COLDENT study is a “population-based” case–control study that was carried out in the Montreal metropolitan area (Montreal island and Laval), Quebec, from January 2013 to December 2019. The CRC cases were instances of histologically confirmed colon or rectal cancer diagnosed in the 6 months preceding their identification. CRC case identification relied on the assistance of medical staff in surgery and oncology departments of five main hospitals providing CRC care to residents of Montreal island and Laval. The control series was selected by random sampling of age- and sex-based strata of the population of Montreal island and Laval by relying on the Quebec Electoral Office lists during 2013–2019. Specifically, a control-to-case ratio of approximately 1:1 was aimed at across the strata defined by age (within 10 year categories) and sex. The identified/selected subjects were sent the study introductory letter and received a phone call from research staff in the following week. Several callbacks were made for non-responding numbers. The inclusion criteria for both cases and controls were as follows: (1) aged 40–80 years old; (2) resident of montreal island or laval; (3) Canadian citizen; (4) speak English and/or French; (5) no prior diagnosis of cancer; and (6) no prior diagnosis of an inflammatory or a hereditary bowel disease, including lynch syndrome, hereditary non-polyposis colorectal cancer, familial adenomatous polyposis, and related polyposis. Eligible respondents who agreed to participate in the study were invited to complete a multi-item study questionnaire in either a face-to-face or phone interview. If an eligible responder was unable to attend the interview, the questionnaire was offered for self-administration. In that case, the participant was instructed on questionnaire completion and was called back by research staff upon receipt of the completed questionnaire. Face-to-face interviews were carried out in research units, at the participant’s home, or in hospitals for CRC patients.
The study was approved by the Research Ethics Committees of all participating institutions, and all study participants were given all the information needed before they signed the study consent form.
Data on PD were collected using eight validated questions that address three categories of information on the subject’s periodontal condition: history of diagnosis or treatment of PD; symptoms or complications of PD; and self-awareness of PD [29, 30] (see Table 1). For each category of information, questions with the highest diagnostic performance indicators were selected, based on results of a previous systematic review by Blicher  on validity of self-reported periodontal disease measurements. In a more recent systematic review with meta-analysis, by Abbood , on self-reported PD, the estimated pooled diagnostic odds ratios (95% CI) of moderate PD by the questions on previous treatment of PD (deep cleaning); tooth mobility without injury; gum bleeding; and self-awareness of having gum disease were 2.38 (1.35–4.2), 6.99 (3.17–15.43), 1.40 (0.91–2.16), and 3.20 (2.23–4.57), respectively, and 11.72 (4.12–33.36), 2.24 (1.05–4.80), 1.95 (1.25–3.03), and 3.35 (2.17–5.18), respectively, for severe PD . Moderate and severe PD were defined based on the gold standard PD case definition by the Centers for Disease Control and Prevention and the American Academy of Periodontology (CDC-AAP) .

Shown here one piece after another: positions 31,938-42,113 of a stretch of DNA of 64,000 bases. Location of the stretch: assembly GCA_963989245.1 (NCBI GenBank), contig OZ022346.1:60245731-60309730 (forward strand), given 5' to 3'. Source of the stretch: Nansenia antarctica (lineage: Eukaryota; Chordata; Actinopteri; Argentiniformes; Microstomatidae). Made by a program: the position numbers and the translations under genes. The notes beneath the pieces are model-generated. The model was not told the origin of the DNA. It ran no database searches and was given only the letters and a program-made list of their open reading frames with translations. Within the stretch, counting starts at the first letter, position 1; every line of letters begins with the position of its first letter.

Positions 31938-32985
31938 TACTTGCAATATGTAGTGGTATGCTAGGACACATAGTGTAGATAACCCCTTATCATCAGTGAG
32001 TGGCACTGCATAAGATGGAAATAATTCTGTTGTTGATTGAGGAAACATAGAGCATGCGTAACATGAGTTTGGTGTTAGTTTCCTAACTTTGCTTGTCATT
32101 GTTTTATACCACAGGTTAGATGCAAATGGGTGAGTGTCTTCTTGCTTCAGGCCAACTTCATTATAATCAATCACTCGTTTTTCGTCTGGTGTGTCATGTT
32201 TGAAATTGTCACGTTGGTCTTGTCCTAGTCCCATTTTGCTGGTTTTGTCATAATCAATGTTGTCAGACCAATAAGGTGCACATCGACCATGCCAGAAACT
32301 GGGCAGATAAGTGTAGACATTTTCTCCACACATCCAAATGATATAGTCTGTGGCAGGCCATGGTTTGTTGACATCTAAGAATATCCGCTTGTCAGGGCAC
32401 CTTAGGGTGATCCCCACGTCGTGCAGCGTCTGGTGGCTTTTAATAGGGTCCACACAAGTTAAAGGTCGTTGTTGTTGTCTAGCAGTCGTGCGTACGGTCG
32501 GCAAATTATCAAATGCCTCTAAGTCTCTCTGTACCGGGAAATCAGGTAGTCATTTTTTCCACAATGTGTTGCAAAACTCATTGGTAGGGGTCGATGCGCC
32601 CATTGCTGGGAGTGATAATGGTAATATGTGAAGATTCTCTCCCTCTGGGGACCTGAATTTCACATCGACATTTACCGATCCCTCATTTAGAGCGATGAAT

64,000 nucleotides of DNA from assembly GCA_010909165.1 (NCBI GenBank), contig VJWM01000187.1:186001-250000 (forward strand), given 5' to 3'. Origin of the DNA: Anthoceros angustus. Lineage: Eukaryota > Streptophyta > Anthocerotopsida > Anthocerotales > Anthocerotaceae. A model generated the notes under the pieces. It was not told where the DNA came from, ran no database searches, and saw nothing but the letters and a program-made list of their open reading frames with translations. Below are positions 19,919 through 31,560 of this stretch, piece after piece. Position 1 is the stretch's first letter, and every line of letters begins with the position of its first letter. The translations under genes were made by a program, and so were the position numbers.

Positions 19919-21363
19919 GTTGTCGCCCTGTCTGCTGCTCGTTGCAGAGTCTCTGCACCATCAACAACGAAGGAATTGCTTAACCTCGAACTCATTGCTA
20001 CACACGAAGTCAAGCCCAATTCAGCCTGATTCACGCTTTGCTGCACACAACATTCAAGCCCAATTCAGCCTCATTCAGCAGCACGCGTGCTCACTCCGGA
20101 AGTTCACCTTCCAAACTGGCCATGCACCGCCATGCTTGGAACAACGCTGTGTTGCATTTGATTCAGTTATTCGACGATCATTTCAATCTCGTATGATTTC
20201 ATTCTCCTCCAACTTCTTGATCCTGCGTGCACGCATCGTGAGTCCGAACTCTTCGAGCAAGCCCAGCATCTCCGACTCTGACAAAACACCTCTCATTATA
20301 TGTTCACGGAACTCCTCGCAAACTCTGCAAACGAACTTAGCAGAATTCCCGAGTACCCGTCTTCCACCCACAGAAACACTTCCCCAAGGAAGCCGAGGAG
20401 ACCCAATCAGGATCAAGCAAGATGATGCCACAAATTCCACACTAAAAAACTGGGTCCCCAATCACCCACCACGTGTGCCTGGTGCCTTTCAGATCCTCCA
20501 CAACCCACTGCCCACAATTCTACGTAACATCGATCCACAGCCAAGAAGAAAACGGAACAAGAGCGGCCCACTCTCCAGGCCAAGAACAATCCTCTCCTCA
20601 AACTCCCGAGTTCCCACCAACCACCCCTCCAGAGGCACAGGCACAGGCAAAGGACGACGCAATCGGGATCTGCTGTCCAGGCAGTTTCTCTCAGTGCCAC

Further, seven study-questionnaires were administered: Sociodemographic and Medical History, Smoking, Height and Weight, Anti-inflammatory Medications, Oral Health, Food Frequency (FFQ), and Lifetime Total Physical Activity (LTPAQ) questionnaires [32,33,34,35,36]. Through administration of these questionnaires, we collected data on history of cigarette smoking, including age started, age ended, years quit during period of usage, and intensity (number of cigarettes smoked per day, per week, or per month). Participants were asked to report all occupational, household, and recreational activities they had done in their lifetime. The minimum threshold for an activity to be reported in the LTPAQ is 124 h/year for occupational, 112 h/year for household, and 32 weeks/year for recreational activities . Each activity was described in terms of duration (age started and age ended), frequency (number of hours per week, weeks per month, and months per year of activity practice), and intensity: light, moderate, and vigorous. Weak intensity was only used for occupational activities to describe those that require sitting with minimal walking.
For dietary risk factors, data were collected on intake of different kinds of red meats and processed meats and of different alcoholic beverages since adulthood. Specifically, red meats referred to meat in hamburgers, beef, pork, and lamb; processed meats referred to bacon, hot dogs, or other kinds of processed meats as salami, bologna, and sausages; and alcoholic drinks referred to beer, wine, and liquor. The FFQ was then administered for four age periods: 20–34, 35–49, 50–64, and 65–80 years. Interviewers relied on the lifetime grid technique to enhance recall accuracy .
Coding of data on periodontal disease and covariates